Don’t worry though, this is totally safe to read at work.

Our reporter P.K. Sanjun was taking a casual stroll around Tokyo’s Shinbashi neighbourhood the other day when he saw something that caught his eye. It was outside a restaurant called Okamoto, the spiritual successor to P.K.s beloved rice bowl restaurant Okamuraya, which sadly closed down last year.

P.K. often walks past this restaurant and it always seems to be pretty busy, but today instead of a line of people waiting to go inside, P.K. spotted a signboard with some intriguing looking imagery on it.

It’s a meat curtain!” he thought, looking at the picture on the right.

Of course, when P.K. (and indeed, many Japanese men of a certain age) thinks about ‘meat curtains’, he’s simply remembering the famous defensive wrestling move used in the Kinnikuman series.

Kinnikuman is a superhero wrestler from the Planet Kinniku, and the wrestling technique got transliterated into English as ‘Muscle Curtain’. And as we all know, there is absolutely no other meaning to the word ‘meat curtain’. Absolutely none at all.

So, now that your minds are hopefully out of the gutter, let’s continue. The meal is actually a sukiyaki (beef hot pot) rice bowl, and is available at Okamoto for a limited time only. P.K is not one to turn down an opportunity to enjoy meat curtains so easily, and especially meat curtains from Okamoto, whose sukiyaki bowls are inspired by sukiyaki dishes of the Meiji Era (1868-1912).

So P.K. went inside the restaurant to check out their meat curtain sukiyaki bowl.

There was no denying that this was a literal curtain of meat, with the beef hanging down gently from the edge of the bowl. P.K. was sure that there was nothing in the world more fitting of the title of ‘meat curtain’ than this very bowl, and we advise you to take him at his word. Definitely don’t do a Google search or anything like that.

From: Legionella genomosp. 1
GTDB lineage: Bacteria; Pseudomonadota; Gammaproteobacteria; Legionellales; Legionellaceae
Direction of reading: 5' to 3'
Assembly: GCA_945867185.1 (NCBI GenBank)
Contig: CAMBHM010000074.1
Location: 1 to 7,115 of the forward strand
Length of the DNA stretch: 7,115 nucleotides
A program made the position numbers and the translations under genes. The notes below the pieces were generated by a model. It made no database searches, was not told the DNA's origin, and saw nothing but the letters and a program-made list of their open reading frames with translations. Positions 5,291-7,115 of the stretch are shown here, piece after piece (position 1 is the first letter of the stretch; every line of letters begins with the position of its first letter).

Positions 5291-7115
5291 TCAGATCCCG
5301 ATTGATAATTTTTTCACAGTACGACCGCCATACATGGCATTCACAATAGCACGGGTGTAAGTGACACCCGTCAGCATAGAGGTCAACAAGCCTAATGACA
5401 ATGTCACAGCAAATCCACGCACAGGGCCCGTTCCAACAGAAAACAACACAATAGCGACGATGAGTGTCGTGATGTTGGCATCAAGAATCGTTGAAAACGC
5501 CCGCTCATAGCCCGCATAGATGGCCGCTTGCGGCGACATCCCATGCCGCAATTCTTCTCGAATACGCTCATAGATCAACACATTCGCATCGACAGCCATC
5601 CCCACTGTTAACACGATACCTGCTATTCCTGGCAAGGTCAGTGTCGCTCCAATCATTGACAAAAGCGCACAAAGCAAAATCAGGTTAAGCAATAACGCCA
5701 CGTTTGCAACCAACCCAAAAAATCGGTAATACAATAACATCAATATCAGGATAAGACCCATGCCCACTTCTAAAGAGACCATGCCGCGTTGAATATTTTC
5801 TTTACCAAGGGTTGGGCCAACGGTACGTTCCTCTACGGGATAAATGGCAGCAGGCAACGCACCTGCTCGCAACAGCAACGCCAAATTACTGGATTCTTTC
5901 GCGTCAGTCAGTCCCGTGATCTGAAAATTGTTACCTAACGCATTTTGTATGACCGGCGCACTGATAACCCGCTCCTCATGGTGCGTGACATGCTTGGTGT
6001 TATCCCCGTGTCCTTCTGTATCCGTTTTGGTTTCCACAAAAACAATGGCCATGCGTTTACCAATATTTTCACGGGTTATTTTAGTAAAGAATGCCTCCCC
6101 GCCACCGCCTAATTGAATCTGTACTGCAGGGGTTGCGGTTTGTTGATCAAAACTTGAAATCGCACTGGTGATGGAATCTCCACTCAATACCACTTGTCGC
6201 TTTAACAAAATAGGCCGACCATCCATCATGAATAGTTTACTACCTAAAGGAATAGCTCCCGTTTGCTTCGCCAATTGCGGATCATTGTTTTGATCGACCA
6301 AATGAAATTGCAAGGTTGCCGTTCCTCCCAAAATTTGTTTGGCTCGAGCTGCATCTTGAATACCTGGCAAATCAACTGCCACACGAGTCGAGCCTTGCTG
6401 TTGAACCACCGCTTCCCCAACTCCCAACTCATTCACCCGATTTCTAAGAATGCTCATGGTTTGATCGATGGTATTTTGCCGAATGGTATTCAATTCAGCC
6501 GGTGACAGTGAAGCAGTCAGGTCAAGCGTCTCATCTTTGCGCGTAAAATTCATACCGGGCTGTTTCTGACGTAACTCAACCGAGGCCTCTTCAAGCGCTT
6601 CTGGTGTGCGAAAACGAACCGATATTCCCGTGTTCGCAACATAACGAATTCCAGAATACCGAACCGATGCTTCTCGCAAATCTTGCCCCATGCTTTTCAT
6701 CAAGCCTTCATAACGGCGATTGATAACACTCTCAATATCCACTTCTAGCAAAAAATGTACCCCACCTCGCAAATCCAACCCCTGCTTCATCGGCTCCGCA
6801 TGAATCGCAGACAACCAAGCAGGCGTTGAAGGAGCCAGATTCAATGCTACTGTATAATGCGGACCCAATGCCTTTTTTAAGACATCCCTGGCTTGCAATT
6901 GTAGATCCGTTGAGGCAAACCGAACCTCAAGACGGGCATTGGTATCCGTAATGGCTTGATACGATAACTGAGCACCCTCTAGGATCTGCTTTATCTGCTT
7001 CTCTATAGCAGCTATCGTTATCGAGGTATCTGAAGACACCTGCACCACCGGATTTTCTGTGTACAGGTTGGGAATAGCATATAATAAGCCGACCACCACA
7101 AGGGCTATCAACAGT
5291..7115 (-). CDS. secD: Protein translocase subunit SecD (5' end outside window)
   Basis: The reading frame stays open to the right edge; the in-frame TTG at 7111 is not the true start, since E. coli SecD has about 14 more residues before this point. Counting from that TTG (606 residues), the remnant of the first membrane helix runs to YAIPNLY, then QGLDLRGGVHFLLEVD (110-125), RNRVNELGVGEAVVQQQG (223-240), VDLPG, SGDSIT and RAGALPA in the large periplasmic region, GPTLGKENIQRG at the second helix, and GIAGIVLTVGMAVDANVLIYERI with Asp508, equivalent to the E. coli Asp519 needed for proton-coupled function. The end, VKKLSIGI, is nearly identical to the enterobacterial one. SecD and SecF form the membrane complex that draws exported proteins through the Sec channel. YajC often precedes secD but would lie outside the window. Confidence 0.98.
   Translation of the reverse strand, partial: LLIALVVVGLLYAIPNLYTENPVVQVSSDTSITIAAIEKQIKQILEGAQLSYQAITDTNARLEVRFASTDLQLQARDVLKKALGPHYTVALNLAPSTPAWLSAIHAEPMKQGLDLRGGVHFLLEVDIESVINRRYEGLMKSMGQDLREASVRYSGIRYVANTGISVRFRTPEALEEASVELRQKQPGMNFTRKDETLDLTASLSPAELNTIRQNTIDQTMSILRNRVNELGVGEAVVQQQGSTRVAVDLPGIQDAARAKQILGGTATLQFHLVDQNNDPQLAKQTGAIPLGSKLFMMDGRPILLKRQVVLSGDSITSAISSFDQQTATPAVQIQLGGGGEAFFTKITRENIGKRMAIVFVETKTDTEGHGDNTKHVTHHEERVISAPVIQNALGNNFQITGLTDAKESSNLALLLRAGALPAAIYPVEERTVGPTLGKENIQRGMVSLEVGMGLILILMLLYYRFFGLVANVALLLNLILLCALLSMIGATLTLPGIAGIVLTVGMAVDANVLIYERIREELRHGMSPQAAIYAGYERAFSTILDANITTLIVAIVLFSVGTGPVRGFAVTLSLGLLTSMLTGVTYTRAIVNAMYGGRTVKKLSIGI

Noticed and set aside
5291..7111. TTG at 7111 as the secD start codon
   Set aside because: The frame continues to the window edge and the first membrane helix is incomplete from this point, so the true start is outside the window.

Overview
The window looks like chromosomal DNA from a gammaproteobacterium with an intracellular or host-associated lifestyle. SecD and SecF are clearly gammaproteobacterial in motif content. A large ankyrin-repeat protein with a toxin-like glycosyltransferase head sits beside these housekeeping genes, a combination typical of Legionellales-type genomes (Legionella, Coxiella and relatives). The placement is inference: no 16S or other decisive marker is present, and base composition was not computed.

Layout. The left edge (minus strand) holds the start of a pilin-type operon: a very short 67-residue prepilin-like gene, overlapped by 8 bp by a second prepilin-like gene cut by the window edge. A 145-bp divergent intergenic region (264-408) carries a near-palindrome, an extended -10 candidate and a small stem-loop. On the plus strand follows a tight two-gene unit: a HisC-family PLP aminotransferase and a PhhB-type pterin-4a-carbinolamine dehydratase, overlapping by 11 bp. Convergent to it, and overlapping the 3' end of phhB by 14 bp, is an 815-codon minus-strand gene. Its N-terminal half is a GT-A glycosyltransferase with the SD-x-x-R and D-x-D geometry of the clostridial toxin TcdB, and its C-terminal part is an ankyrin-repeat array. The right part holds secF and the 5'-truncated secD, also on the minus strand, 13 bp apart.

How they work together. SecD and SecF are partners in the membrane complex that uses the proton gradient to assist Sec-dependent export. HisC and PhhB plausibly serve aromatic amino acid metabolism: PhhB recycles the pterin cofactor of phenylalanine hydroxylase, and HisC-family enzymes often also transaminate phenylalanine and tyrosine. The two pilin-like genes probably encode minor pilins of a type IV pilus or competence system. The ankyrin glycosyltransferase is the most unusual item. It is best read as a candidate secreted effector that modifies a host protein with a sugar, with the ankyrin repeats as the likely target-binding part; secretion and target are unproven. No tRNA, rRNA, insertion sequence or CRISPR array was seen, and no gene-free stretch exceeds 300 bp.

On top of the beef, which was made up of four slices of thinly sliced beef thigh meat, were some green onions. There was also a raw egg accompanying the dish for P.K. to dip the beef in, as is the norm here in Japan.

Seeing such a mountain of meat, P.K. was expecting the meat to have a strong, heavily seasoned taste, but the beef had a surprisingly mild taste. All of the sauce had been added to the rice underneath, so P.K. was free to enjoy the pure, unfiltered taste of the beef.

The beef was tasty enough, but rather than feeling like “This is the best beef I’ve ever had! It’s so delicious I could die!”, P.K. was leaning more to the “this beef has satisfied my need to eat meat” school of thought, because actually there was one more element to this dish that P.K thought was the real star of the show. A hidden gem, secreted away underneath the layers of beef and rice.

For when you draw back the beefy curtains, you’ll be met with…

Simmered tofu!

Hidden underneath a blanket of beef, this simmered tofu was what brought this dish together. Marinated in a delicious sauce, the tofu had such a strong presence that, without it, this bowl of sukiyaki wouldn’t work at all, and would just be a boring bowl of meat and rice.

All in all, P.K. was very satisfied with his encounter with a bowl filled with meat curtains, and was even happier at how similar it tasted to his old haunt Okamuraya. After all, both chains are run by the same company (Arcland Service Holdings), so their similarities aren’t exactly a surprise, but a nice find all the same.

The Meat Curtain Beef Sukiyaki bowl is available for a limited time and costs 979 yen (US$7.40).

Restaurant information
Nikumeshi Okamoto / 肉めし岡もと
Address: Tokyo-to, Minato-ku, Shinbashi 2-16-1, New Shinbashi Building 1st floor
東京都港区新橋2-16-1 ニュー新橋ビル1階
Open 11 a.m.-10 p.m.
Closed the second Sunday of every odd-numbered month

Photos © SoraNews24
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